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Call for ban on organic greenhouse production out of season

The National Federation of Organic Agriculture, the Climate Action Network, the Nicolas Hulot Foundation and Greenpeace have launched a petition to the French Minister of Agriculture and Food to more strictly supervise the heating of greenhouses in organic farming and prohibit the production of organic fruits and vegetables out of season.

Organic farming in France continues to expand exponentially. In 2017, 14% of France’s agricultural organisations were engaged in organic farming and accounted for nearly 6.5% total farmed area. These two figures represent a rise of 40% and 50% respectively compared to 2013, according to Agency ORGANIC. However, there are claims that organic farming in France is not as rigorous when conducted in glasshouses – heating a greenhouse using non-renewables does not appear to be very organic. As a result, the National Committee of Organic Agriculture (CNAB) is deliberating whether to ban heating greenhouses for the production of organic fruit and vegetables out of season. So far, the vote has been postponed twice. Organic specifications clearly impose “respect for natural cycles” and “responsible use of energy”. A study found that tomatoes grown in France under a greenhouse produces four times more greenhouse gas than a tomato imported from Spain and eight times more than a tomato produced in France in season.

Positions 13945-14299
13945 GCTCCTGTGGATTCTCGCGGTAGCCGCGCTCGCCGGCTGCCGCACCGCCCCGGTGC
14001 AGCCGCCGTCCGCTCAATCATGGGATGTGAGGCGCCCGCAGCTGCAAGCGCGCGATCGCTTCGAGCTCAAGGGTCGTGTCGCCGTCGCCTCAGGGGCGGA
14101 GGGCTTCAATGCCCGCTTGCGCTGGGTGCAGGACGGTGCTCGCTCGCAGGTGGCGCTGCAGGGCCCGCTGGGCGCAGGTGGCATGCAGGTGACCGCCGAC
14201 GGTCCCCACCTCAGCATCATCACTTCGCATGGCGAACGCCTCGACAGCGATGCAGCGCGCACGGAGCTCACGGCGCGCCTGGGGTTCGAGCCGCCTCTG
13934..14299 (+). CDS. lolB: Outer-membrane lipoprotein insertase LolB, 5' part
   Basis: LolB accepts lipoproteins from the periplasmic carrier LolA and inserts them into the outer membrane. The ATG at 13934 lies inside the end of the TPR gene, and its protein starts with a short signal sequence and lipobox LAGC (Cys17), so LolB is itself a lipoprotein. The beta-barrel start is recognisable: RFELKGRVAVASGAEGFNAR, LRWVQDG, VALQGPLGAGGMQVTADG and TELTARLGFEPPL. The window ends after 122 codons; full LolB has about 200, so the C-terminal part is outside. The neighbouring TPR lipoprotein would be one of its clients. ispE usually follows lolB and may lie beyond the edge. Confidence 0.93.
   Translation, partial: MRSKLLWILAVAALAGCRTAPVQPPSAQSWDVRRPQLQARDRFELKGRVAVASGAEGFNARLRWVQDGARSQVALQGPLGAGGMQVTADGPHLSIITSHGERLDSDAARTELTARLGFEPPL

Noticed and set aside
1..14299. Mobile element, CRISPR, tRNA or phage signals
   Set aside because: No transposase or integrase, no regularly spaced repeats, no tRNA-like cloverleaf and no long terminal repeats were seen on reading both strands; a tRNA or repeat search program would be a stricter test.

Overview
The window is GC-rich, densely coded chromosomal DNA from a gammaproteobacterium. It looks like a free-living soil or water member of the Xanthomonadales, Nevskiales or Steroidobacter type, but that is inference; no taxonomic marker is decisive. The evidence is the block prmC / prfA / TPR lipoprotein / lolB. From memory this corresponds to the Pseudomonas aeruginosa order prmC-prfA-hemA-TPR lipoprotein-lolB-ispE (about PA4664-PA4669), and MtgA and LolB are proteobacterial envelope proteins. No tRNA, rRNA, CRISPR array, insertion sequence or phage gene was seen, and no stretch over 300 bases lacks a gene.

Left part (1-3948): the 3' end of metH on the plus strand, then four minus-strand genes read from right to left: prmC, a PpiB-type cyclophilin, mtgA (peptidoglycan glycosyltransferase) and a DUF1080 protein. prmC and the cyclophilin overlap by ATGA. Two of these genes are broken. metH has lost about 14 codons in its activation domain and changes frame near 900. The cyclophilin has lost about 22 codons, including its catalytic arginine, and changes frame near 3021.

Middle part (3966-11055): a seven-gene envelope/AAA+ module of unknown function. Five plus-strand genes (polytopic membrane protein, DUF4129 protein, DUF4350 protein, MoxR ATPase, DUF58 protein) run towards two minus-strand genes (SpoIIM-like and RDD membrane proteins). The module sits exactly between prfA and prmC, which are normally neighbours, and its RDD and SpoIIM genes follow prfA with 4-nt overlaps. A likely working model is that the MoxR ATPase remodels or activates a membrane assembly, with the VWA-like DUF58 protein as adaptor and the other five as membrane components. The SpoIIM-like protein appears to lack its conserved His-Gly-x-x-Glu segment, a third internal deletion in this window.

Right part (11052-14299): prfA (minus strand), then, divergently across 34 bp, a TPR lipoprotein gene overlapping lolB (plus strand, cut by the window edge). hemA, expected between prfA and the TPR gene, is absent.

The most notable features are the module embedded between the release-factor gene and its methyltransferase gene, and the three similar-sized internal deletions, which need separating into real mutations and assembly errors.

The petition has already collected 40,000 signatures and is supported by six key players: the fair trade platform France, WECF, Bioconsom, Justice Pesticides, the Ecotable Community and Good for the climate.

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Large European Conference crop in 2018

Large European Conference crop in 2018

Europe’s 2018 Conference pear crop is 9% above the three-year average (2015-2017), thanks to growth in all of the three main producing countries: the Netherlands (+13%), Belgium (+7%) and France (+7%). The French crop has smaller calibres than previous years due to the hot weather, which precipitated collection. Domestic production is under threat from the large Belgian and Dutch crops, putting pressure on prices, despite locals preferring French products.